**[0039]**For each value of m, processor 36 computes the standard deviation values SDX

_{m}and SDY

_{m}, at a deviance computation step 62. The processor then plots the deviance ratio

**r**= SDX m SDY m ##EQU00002##

**as a function of m**, at a deviance plotting step 64 (wherein "plot" is again used in the broad sense defined above). The functional dependence of the deviance ratio on m typically exhibits a decay with large m, due to the decreasing correlation between beats as lag increases; but the form of the dependence at low and intermediate m is a strong indicator of cardiac health. To extract this dependence, processor 36 fits a parametric curve to the plot of r against m, at a fitting step 66.

**[0040]**Various types of curves may be used at step 66, but the inventors have found a parametric quadratic logarithmic curve, such as the following, to give useful results:)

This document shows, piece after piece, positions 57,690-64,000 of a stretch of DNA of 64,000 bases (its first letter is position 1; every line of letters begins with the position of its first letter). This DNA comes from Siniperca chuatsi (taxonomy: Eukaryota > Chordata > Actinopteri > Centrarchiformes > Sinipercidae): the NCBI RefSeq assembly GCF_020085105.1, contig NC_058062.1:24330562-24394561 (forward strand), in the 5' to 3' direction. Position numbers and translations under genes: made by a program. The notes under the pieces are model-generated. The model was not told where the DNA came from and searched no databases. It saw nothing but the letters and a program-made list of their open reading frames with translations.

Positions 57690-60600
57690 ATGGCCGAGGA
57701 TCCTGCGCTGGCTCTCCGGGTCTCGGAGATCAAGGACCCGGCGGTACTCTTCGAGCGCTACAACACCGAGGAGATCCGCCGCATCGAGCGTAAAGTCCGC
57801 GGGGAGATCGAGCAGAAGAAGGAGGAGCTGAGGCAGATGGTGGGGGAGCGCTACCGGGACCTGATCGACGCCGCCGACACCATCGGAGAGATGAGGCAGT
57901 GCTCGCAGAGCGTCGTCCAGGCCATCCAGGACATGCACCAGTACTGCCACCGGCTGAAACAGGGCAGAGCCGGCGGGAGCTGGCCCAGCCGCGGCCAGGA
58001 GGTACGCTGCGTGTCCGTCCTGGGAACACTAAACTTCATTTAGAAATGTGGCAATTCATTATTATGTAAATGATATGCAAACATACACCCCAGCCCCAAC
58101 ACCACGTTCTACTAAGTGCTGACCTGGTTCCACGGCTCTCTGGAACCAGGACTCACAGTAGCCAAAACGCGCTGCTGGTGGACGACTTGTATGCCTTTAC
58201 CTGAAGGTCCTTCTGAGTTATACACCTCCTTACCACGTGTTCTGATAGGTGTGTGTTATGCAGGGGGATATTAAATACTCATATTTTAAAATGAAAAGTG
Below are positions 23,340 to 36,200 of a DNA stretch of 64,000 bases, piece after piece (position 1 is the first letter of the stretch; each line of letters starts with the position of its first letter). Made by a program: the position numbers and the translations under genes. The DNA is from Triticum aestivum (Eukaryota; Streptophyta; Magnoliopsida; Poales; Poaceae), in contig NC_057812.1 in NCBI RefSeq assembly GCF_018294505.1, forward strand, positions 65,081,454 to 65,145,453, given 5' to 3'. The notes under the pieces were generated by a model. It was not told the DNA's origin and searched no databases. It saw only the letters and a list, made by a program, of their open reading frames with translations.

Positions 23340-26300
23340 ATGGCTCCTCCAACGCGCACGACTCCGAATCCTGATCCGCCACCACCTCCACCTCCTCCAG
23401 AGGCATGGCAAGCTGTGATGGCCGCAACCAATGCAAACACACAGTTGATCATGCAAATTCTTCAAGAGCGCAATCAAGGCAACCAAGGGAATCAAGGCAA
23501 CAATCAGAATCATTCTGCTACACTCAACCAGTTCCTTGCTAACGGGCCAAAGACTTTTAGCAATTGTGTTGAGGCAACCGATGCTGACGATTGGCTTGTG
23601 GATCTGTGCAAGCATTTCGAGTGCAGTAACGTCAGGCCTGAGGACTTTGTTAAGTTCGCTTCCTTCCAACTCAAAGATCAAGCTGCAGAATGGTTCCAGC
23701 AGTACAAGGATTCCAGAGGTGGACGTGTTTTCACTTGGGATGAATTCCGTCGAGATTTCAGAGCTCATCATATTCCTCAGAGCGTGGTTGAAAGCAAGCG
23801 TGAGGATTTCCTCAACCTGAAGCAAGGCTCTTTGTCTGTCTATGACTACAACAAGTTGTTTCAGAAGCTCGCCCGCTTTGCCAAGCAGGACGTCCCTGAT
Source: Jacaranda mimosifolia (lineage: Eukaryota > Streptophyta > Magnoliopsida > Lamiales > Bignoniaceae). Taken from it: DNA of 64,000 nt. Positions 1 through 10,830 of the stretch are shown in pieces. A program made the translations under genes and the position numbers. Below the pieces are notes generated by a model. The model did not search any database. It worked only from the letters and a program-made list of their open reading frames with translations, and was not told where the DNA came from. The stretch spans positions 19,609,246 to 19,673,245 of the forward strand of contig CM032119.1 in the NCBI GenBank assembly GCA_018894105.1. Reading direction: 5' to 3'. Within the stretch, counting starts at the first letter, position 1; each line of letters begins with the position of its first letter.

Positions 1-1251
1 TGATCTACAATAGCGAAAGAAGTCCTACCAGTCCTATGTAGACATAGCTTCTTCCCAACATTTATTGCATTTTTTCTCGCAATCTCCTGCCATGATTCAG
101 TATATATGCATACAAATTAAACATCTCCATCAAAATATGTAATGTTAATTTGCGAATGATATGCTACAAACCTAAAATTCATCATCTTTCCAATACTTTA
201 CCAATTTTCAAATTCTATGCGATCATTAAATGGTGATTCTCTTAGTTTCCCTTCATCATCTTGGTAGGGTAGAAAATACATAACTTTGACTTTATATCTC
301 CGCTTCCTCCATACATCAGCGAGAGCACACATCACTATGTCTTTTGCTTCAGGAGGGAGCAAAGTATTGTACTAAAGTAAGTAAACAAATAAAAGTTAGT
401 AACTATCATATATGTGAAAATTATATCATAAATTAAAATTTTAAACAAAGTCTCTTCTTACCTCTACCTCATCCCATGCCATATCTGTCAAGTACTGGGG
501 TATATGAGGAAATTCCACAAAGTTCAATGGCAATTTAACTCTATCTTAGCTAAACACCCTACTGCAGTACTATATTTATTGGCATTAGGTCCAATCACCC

**r**=a+b ln m+c(ln m)

^{2}(2)

**Here a**, b and c are constant parameters, whose values are adjusted by least-squares fitting to the data. Alternatively, other parametric functional forms and fitting methods may be used, as are known in the art. Processor 36 compares one or more of the resulting fit parameters to a predefined criterion, such as a threshold, in order to give an indication of the patient's condition, at an output step 68. The inventors have found that the sign of the factor b, which multiplies the linear term in equation (2), is a strong indicator of cardiac prognosis: Negative values of b are characteristic of healthy hearts and correlate with favorable prognosis, while positive values are indicative of heart disease and a high likelihood of ensuing complications.